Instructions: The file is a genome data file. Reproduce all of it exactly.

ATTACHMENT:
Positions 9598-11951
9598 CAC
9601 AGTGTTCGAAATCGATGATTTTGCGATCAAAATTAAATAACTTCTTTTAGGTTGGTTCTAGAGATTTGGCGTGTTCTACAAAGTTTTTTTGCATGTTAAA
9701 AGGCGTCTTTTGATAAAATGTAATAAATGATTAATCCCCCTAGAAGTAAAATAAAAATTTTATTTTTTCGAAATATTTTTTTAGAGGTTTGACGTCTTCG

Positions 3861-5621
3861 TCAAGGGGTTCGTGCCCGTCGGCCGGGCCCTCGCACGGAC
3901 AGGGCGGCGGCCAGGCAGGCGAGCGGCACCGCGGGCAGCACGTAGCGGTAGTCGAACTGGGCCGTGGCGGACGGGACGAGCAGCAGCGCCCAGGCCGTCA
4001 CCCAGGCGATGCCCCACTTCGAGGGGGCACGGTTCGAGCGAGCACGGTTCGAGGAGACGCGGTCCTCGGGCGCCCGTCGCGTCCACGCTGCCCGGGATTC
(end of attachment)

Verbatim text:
Positions 9598-11951
9598 CAC
9601 AGTGTTCGAAATCGATGATTTTGCGATCAAAATTAAATAACTTCTTTTAGGTTGGTTCTAGAGATTTGGCGTGTTCTACAAAGTTTTTTTGCATGTTAAA
9701 AGGCGTCTTTTGATAAAATGTAATAAATGATTAATCCCCCTAGAAGTAAAATAAAAATTTTATTTTTTCGAAATATTTTTTTAGAGGTTTGACGTCTTCG

Positions 3861-5621
3861 TCAAGGGGTTCGTGCCCGTCGGCCGGGCCCTCGCACGGAC
3901 AGGGCGGCGGCCAGGCAGGCGAGCGGCACCGCGGGCAGCACGTAGCGGTAGTCGAACTGGGCCGTGGCGGACGGGACGAGCAGCAGCGCCCAGGCCGTCA
4001 CCCAGGCGATGCCCCACTTCGAGGGGGCACGGTTCGAGCGAGCACGGTTCGAGGAGACGCGGTCCTCGGGCGCCCGTCGCGTCCACGCTGCCCGGGATTC